The first five disciples

‘The two disciples … followed Jesus; … One of the two … was Andrew, Simon Peter’s brother. He … first findeth his own brother Simon; … And he brought him to Jesus; … The day following Jesus … findeth Philip; … Philip findeth Nathanael.’ John 1:37,40–43,45

Suggested Further Reading: 1 Corinthians 9:16–23

In the work of grace, there is ever the same kind of operation, and yet ever a difference in the manner of operation. There is always the same worker in the conversion of the soul, and yet different methods for breaking the heart and binding it up again are continually employed. Every sinner must be quickened by the same life, made obedient to the same gospel, washed in the same blood, clothed in the same righteousness, filled with the same divine energy, and eventually taken up to the same heaven, and yet in the conversion of no two sinners will you find matters precisely the same; but from the first dawn of the divine life to the day when it is consummated in the noontide of perfect sanctification in heaven, you shall find that God works this way in that one, and that way in the other, and by another method in the third; for God still will be the God of variety. Let his order stand fast as it may, still will he ever be manifesting the variety, the many-sidedness of his own thoughts and mind. If then you look at this narrative (John 1:37–51)—somewhat long, but I think very full of instruction—you may notice four different methods of conversion; and these occur in the conversion of the first five who formed the nucleus of the college of apostles—the first five who came to Christ, and were numbered among his disciples. It is very remarkable that there should be among five individuals four different ways of conversion. Pick out five Christians indiscriminately and begin to question how they were brought to know the Lord, and you would find methods other than those you have here.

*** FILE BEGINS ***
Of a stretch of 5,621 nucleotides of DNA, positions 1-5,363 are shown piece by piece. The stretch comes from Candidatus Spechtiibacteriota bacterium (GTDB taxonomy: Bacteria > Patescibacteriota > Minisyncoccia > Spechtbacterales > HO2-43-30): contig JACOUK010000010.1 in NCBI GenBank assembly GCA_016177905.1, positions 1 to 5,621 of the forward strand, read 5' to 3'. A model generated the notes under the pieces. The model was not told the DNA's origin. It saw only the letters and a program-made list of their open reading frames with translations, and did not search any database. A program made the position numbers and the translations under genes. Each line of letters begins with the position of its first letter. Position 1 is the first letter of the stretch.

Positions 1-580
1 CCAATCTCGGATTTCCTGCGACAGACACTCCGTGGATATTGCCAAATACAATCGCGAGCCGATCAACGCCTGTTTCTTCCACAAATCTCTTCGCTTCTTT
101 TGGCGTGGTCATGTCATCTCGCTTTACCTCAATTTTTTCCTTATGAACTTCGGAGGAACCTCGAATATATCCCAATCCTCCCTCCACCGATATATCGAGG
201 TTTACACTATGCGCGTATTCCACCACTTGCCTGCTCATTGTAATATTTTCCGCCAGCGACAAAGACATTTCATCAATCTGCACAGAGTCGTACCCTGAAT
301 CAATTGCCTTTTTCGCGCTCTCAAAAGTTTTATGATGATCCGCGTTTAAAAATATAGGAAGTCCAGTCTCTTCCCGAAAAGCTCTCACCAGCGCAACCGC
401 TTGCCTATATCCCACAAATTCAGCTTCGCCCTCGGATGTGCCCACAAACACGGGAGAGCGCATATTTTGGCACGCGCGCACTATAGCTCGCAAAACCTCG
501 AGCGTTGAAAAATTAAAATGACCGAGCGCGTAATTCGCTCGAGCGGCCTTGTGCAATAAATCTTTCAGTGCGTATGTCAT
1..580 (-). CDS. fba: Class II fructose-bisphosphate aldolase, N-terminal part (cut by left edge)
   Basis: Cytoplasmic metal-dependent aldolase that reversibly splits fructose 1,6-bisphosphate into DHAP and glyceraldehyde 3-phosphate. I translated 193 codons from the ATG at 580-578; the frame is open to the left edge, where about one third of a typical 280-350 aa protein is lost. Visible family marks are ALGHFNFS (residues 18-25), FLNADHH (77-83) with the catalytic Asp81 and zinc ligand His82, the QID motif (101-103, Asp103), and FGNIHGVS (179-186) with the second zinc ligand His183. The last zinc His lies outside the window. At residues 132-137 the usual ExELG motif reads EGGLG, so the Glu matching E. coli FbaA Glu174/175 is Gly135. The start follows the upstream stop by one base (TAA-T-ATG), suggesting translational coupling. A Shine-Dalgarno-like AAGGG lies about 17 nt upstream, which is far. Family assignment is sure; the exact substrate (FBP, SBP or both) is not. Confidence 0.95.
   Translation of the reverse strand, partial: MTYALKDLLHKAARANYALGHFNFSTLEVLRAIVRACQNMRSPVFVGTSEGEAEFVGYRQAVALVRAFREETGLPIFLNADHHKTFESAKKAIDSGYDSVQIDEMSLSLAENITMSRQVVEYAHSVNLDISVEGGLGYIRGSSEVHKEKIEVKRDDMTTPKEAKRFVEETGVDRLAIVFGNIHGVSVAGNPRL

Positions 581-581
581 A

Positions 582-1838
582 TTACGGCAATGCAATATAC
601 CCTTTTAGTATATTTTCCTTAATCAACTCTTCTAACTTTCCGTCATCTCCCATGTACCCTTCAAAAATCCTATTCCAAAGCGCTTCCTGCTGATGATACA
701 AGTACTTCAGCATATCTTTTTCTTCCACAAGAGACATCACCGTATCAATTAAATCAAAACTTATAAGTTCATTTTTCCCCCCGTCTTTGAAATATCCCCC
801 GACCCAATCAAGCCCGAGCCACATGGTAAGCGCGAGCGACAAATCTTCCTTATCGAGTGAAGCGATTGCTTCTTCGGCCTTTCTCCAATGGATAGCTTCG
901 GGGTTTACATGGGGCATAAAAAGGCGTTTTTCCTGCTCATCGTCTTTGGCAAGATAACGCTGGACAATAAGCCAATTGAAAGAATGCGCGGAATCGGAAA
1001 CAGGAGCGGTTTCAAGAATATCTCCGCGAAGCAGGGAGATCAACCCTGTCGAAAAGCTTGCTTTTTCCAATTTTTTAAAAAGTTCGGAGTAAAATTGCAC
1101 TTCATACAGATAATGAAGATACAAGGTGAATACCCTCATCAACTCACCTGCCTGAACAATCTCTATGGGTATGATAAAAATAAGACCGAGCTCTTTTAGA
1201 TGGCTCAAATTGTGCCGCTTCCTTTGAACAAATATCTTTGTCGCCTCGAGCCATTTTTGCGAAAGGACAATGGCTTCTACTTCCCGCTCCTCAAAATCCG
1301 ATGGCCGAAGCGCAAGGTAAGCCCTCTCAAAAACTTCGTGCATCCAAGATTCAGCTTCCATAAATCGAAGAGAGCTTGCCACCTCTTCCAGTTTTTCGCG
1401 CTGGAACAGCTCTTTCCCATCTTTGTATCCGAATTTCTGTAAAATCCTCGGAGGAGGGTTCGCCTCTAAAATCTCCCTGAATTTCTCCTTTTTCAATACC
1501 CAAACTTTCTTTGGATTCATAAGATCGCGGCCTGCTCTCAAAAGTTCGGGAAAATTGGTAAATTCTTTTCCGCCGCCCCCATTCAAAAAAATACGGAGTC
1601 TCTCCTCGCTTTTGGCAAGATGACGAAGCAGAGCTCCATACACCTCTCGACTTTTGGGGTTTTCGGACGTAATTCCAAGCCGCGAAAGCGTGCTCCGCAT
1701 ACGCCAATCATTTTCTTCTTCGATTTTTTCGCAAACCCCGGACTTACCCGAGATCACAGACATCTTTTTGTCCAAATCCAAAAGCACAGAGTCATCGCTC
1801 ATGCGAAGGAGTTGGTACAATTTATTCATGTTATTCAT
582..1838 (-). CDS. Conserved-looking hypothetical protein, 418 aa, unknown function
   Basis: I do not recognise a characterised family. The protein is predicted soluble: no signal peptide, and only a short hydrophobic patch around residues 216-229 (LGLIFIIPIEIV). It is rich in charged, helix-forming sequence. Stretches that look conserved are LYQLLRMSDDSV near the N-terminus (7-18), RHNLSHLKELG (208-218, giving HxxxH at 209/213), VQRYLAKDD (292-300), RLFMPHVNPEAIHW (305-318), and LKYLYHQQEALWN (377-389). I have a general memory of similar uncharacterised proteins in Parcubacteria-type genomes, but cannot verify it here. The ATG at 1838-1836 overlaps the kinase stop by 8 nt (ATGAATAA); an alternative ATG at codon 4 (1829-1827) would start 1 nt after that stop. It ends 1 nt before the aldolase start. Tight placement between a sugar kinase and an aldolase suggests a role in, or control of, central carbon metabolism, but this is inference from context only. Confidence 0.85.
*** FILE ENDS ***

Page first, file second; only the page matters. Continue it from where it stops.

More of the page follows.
For meditation: The Lord Jesus Christ is the one and only way to God (John 14:6), but there are no end of ways of being led to faith in him. God may vary his methods, but he never changes his principles (1 Corinthians 12:4–6).

Sermon no. 570
15 May (1864)

365 Days with C.H. Spurgeon, Vol. 2: A Unique Collection of 365 Daily Readings from Sermons Preached by Charles Haddon Spurgeon from His Metropolitan Tabernacle Pulpit (365 Days With Series); edited by Terence Peter Crosby; (c) Day One Publications, 2002.

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